The best thing for Facebook would be to get out of politics. Stop trying to be a form of government, remove political advertisements, do not extend support to political parties, and get out of the business of selling, picking, predicting, or even being in politics. But the money and power were too much to turn down in 2016 and being part of the election felt great. The fallout is showing that cost was much greater than imagined.

Personalized media became the problem, even thought it was a holy grail to marketers. We learned that FB did not even know how to protect, manage, or even optimally connect to its users. Others did it better, especially with political messages. The promise of Facebook to advertisers, media creators, and even to members was that its algorithms would identify, recommend, and feed content that users would most want. It all sounded great when it was focused on the benign: sports, general news, company advertisements, classmates of the past, and fun stories. When the algorithms began to spread politics and then censor politics, and FBers picked some politics over others it became a huge problem. Does FB play favorites in the business advertisements, too? Can it? Sure. Will it ever do it? Who knows? It played in politics. Now, we know that the people with God-view can make changes that impact what millions of people see. Policies, censorship, and content approval are the name of the game. What is fair is harder for Facebook to define. The use of algorithms was gamed. Now, Facebook is in a battle to show it is concerned about the user experience, when it was previously concerned about profits from its platform. Facebook recently missed investor expectations and has also missed user expectations. Mind your P’s, Facebook.

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About Russell Walker, Ph.D.

Professor Russell Walker helps companies develop strategies to manage risk and harness value through analytics and Big Data. He is Clinical Professor of Managerial Economics and Decision Sciences at the Kellogg School of Management of Northwestern University. He has advised the World Bank, the Department of State, SEC, IFC, multiple US Senators, the Bank of England, and leading corporations.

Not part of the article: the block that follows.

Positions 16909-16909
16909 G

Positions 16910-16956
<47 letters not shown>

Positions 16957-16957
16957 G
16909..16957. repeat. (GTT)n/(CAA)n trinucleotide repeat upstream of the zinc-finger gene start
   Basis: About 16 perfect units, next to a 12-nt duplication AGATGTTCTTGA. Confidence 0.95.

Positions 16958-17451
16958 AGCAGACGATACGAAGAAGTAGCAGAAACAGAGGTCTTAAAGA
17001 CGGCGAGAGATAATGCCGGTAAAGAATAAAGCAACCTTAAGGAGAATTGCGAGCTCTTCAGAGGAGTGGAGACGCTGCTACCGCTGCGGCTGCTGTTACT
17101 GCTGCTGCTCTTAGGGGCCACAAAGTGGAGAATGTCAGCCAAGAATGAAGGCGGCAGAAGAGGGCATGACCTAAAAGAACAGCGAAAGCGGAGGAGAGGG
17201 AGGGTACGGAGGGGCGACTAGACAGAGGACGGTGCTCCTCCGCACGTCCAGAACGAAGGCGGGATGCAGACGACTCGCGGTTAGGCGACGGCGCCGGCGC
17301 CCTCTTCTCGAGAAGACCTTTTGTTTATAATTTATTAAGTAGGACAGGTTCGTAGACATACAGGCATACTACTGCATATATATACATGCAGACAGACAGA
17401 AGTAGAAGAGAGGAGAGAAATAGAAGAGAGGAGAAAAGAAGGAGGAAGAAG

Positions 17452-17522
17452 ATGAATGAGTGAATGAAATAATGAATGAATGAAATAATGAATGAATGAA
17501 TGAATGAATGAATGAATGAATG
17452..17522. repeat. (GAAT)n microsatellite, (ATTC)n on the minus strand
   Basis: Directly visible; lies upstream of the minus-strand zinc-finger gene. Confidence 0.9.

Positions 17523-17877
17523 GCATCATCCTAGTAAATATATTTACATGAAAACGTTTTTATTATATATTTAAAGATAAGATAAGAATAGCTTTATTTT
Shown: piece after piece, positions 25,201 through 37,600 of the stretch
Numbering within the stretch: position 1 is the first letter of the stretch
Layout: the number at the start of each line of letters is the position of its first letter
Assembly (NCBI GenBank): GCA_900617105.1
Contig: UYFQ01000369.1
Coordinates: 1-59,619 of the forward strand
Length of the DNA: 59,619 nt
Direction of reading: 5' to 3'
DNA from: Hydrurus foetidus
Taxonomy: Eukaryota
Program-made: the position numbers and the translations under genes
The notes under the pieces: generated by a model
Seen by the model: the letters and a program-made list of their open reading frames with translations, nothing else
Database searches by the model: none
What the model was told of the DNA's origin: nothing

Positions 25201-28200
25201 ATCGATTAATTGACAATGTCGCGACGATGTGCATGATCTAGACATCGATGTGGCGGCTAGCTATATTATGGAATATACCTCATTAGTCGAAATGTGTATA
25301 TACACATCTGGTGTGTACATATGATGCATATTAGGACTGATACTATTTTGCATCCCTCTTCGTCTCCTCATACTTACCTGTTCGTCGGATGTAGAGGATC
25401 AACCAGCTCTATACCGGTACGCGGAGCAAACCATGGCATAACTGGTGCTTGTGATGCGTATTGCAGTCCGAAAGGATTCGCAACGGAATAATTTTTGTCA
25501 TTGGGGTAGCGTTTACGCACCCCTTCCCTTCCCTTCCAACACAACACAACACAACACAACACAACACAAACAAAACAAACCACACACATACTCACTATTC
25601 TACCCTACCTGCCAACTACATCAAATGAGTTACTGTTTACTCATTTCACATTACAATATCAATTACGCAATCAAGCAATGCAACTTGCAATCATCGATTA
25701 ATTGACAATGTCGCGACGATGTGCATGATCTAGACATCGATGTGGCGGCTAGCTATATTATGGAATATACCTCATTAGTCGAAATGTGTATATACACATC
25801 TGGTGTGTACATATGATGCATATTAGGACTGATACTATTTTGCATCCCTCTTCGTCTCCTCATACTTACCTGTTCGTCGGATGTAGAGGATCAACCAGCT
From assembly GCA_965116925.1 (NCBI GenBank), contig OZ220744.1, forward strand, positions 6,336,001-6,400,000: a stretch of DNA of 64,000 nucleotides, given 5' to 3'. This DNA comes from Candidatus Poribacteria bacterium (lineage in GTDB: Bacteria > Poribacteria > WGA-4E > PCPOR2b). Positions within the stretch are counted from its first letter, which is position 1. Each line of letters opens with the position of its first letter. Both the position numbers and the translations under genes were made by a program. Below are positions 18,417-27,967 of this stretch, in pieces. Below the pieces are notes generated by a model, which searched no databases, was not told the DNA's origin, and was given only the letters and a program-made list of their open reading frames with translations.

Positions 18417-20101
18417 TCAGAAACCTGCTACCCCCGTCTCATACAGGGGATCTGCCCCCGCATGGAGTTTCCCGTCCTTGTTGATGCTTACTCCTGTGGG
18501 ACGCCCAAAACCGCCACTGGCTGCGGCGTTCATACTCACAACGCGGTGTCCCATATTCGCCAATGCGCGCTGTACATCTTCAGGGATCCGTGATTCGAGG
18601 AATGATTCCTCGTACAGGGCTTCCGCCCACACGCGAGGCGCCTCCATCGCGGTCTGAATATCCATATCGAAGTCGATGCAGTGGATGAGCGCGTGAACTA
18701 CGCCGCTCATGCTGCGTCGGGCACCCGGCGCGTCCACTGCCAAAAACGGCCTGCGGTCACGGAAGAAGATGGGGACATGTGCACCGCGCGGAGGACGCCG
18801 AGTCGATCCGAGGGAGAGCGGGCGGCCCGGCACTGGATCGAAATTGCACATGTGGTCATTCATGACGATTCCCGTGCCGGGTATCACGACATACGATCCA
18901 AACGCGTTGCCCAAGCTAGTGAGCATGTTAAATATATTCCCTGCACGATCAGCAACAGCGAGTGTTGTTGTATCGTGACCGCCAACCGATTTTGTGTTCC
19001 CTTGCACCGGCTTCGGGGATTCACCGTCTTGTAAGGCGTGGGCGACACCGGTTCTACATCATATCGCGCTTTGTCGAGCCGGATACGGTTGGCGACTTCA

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His most recent book, From Big Data to Big Profits: Success with Data and Analytics is published by Oxford University Press (2015), which explores how firms can best monetize Big Data. He is the author of the text Winning with Risk Management (World Scientific Publishing, 2013), which examines the principles and practice of risk management through business case studies.

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Russell Walker helps companies develop strategies to manage Risk and harness value through Analytics and Big Data. As Clinical Professor at the Kellogg School of Management of Northwestern University, Russell Walker has developed and taught leading executive programs on Big Data and Analytics, Strategic Data-Driven Marketing, Enterprise Risk, Operational Risk, and Global Leadership. He founded and teaches the popular Analytical Consulting Lab and Risk Lab, experiential classes, which bring Kellogg MBAs together with real-world projects in Analytics and risk evaluation. His is the author of the book From Big Data to Big Profits: Success with Data and Analytics (Oxford University Press, 2015) which examines data monetization strategies and the development of data-centric business models in the new digital economy. He is also the author of the award-winning text Winning with Risk Management (World Scientific Publishing, 2013), which examines the principles and practice of risk management as a competitive advantage. Dr. Walker consults with firms on the topics of Big Data and Analytics, Risk Management, and International Business Strategy. Russell Walker can be reached at: russell-walker@kellogg.northwestern.edu @RussWalker1492 russellwalkerphd.com